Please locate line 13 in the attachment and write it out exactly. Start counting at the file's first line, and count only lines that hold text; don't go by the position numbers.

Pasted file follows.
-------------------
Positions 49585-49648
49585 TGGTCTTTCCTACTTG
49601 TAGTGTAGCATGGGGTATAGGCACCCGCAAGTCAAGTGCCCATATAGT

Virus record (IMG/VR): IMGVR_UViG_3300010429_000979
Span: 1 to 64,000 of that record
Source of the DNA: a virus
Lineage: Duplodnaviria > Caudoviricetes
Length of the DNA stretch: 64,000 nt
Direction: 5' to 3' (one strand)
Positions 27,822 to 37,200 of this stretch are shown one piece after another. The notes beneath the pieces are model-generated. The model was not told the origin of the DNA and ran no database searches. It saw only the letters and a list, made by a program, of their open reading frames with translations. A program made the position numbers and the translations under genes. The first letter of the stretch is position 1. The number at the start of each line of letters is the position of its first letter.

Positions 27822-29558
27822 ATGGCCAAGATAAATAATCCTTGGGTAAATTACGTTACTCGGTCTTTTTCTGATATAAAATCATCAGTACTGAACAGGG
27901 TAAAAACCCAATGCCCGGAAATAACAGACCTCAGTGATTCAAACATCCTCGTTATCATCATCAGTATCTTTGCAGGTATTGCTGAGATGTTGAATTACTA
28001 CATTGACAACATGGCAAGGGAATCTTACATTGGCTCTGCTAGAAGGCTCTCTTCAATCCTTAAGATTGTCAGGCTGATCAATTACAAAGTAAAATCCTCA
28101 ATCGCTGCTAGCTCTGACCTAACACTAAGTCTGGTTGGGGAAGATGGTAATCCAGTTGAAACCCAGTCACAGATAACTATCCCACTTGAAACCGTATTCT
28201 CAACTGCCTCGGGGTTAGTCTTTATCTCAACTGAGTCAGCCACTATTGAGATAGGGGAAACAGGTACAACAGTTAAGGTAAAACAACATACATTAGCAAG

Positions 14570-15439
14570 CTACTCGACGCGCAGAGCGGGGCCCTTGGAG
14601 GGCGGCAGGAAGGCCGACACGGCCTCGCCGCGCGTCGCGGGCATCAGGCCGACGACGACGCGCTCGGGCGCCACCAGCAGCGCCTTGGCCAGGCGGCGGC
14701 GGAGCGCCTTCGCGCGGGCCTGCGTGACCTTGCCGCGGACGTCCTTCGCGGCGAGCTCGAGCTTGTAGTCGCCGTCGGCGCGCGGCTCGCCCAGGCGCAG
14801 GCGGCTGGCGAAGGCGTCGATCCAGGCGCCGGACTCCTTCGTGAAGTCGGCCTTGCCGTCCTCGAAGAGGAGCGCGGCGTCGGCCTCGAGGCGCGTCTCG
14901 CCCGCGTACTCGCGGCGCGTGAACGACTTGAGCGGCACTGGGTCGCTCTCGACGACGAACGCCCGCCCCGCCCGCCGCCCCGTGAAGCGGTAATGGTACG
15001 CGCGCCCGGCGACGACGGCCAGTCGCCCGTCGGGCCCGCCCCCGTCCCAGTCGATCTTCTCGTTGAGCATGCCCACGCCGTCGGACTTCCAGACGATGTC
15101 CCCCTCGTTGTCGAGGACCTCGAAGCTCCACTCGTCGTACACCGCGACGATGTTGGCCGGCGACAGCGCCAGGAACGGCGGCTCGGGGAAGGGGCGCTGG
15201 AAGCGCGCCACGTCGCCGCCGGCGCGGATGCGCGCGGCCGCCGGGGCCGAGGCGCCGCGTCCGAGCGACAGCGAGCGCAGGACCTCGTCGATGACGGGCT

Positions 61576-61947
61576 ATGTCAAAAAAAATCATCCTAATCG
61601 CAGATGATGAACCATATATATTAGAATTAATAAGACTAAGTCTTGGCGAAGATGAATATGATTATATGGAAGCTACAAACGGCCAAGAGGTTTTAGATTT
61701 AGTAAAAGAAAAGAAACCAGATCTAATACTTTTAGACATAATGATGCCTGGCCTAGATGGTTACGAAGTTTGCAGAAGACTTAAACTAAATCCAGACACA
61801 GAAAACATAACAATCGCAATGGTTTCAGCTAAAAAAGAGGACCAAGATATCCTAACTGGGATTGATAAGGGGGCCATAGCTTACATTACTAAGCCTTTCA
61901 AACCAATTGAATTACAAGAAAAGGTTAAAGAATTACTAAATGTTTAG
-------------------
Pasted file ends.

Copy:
27901 TAAAAACCCAATGCCCGGAAATAACAGACCTCAGTGATTCAAACATCCTCGTTATCATCATCAGTATCTTTGCAGGTATTGCTGAGATGTTGAATTACTA